She was put on the cancer drug Avastin, which isn’t government-funded and costs around $5000 every two weeks. Luckily, Becki has the support of loved ones who fundraised for her treatment so she can add time to her life.

Becki laying on a chemo bed holding two thumbs up
Becki’s determined to beat the odds.

Treating the disease

“When you’re in a situation like Bex and I, and you have to pay to live, it’s bloody wrong,” says Jackie. “We don’t need financial stress on top of what we’re going through. What’s really hard is the amount of people under 50 getting diagnosed. We need to lower the bowel screening age like we have for pap smears.”

Now the women are focused on beating the odds. Recently Jackie’s tumour markers came down considerably, while Becki is responding well to treatment.

“A scan showed two tiny specks on my spine and lower vertebra that were scar tissue,” tells Jackie. “I was told it was cancer cells that would’ve gone into my bones if my doctor hadn’t been onto it. Now they’re gone. My oncologist is pushing my scans out to every few months too because I think he’s feeling quite confident.”

Two images side by side. One is a selfie of Jackie walking outside while her chest is covered in tubes and plasters, and the other is of her medication bottle covered in writing about beating cancer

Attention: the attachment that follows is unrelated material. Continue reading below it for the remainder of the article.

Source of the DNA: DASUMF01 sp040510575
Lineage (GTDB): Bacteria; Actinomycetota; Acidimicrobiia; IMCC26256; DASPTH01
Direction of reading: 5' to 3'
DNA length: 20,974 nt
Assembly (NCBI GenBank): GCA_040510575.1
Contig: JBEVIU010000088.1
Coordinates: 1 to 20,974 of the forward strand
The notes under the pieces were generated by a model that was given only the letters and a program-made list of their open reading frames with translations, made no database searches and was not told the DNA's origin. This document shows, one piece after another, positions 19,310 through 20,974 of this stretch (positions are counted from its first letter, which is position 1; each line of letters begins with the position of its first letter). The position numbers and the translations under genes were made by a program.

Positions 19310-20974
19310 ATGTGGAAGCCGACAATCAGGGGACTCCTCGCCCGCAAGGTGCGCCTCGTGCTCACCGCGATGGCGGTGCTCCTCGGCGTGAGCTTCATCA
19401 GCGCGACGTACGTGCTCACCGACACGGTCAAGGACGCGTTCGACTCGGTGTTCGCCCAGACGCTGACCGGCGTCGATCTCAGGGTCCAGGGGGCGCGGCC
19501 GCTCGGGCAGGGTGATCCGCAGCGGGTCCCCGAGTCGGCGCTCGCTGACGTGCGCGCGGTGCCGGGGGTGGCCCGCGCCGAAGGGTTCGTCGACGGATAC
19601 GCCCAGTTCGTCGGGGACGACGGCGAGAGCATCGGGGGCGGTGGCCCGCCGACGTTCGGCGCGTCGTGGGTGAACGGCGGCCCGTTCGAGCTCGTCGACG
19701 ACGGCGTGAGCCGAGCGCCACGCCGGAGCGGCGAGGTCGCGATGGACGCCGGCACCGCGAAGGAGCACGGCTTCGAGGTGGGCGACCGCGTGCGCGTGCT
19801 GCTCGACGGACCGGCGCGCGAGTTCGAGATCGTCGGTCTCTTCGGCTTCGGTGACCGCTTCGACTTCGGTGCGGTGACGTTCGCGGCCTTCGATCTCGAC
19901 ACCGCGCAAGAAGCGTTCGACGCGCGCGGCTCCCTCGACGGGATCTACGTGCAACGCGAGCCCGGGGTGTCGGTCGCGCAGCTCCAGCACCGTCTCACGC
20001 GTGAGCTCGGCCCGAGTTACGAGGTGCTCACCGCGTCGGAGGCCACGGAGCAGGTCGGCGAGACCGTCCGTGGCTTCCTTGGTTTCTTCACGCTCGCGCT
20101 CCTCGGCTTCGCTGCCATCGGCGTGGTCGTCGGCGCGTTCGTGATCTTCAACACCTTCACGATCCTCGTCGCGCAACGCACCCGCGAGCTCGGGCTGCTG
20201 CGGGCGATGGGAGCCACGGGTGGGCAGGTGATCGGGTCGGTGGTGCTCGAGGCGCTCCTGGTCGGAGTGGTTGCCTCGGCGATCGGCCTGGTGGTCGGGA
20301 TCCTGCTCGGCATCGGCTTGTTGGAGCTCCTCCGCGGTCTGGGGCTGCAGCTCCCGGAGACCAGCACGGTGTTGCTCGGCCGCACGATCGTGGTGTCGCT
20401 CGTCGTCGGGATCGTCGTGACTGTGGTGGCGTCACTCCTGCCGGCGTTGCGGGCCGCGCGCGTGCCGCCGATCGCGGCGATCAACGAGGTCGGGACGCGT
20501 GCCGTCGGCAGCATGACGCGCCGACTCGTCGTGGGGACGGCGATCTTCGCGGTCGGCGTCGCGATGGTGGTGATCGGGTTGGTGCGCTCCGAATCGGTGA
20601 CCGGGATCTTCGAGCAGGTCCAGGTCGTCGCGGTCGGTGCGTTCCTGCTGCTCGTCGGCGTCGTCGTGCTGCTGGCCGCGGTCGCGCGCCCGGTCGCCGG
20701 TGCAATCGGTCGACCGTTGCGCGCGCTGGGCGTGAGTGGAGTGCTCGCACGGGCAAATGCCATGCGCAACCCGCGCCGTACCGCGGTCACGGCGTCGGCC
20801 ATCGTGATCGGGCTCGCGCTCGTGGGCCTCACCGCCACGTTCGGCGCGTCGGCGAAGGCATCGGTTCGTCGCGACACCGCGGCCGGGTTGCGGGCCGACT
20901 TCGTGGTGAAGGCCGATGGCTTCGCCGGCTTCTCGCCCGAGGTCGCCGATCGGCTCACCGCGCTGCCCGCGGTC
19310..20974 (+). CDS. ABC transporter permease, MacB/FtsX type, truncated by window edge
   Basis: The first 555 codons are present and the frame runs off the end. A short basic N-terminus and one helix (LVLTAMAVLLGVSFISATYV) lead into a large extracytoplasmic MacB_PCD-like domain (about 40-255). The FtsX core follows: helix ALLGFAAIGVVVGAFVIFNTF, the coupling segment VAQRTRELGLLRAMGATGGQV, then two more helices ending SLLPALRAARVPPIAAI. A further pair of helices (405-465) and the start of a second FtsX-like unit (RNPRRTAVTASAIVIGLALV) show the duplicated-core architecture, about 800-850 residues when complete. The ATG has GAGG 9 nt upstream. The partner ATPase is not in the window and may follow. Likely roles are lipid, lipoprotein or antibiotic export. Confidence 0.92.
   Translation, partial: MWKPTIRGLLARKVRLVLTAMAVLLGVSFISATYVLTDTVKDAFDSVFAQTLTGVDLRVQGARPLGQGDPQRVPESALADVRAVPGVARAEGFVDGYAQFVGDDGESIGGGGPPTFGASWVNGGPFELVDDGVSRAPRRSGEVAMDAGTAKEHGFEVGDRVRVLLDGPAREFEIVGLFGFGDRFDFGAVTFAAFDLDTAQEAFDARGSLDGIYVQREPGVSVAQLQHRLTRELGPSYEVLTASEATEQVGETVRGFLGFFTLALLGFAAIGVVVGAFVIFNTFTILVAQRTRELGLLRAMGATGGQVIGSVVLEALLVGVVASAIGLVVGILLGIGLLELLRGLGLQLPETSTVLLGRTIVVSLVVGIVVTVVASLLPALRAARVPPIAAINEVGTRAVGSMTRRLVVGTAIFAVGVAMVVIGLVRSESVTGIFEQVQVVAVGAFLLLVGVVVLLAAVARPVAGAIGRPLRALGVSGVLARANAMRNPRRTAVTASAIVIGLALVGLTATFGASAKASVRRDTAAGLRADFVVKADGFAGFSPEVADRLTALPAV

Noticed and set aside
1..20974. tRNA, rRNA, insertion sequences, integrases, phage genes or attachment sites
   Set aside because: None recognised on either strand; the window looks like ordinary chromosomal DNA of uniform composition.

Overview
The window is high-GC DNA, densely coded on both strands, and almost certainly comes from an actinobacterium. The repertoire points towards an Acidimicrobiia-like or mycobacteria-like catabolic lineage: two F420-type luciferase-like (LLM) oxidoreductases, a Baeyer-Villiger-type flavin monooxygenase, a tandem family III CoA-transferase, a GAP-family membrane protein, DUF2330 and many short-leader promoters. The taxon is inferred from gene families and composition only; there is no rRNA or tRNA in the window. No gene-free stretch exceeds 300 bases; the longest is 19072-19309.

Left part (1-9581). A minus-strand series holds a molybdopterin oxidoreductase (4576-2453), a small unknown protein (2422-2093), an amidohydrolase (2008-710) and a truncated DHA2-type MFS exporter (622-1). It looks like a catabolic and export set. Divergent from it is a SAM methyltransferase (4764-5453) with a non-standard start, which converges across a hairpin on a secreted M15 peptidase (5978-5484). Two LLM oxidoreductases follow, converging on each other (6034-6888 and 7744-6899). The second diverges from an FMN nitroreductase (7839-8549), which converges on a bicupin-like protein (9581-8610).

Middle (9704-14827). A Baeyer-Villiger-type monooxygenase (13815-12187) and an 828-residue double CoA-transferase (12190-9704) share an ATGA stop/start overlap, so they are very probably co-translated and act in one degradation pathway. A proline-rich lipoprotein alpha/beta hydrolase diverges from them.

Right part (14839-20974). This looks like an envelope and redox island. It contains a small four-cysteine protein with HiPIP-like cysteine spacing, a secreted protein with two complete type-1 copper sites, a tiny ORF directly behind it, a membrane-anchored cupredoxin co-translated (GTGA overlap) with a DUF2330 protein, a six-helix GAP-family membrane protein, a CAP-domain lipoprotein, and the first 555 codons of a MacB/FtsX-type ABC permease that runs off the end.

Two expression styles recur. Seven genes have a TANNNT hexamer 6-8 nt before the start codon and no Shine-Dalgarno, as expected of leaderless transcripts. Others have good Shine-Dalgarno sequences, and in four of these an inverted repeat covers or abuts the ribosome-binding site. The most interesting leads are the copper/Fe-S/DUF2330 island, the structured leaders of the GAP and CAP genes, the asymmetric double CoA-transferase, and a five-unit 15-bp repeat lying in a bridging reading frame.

Jackie’s treatment is not cheap. “You don’t need financial stress on top of what we’re going through,” she says.

Becki’s bleeding and lower back ache stopped instantly when she started treatment, and apart from the effects of chemo, she doesn’t feel like someone who has cancer.

“My oncologist is lovely and said there’s always hope, and he shared stories about people who’ve fought the odds,” Becki concludes. “That was really powerful because I’m not ready to tap out yet. I’ve got two kids I want to see grow up. I want to see who they become and what they do with their lives. I’ve still got way too much to achieve in my life.”

June is Bowel Cancer Awareness Month. More than 1200 Kiwis die of bowel cancer every year, as many as breast and prostate cancer combined. But it shouldn’t be this way – bowel cancer is preventable and treatable if caught early. Take action at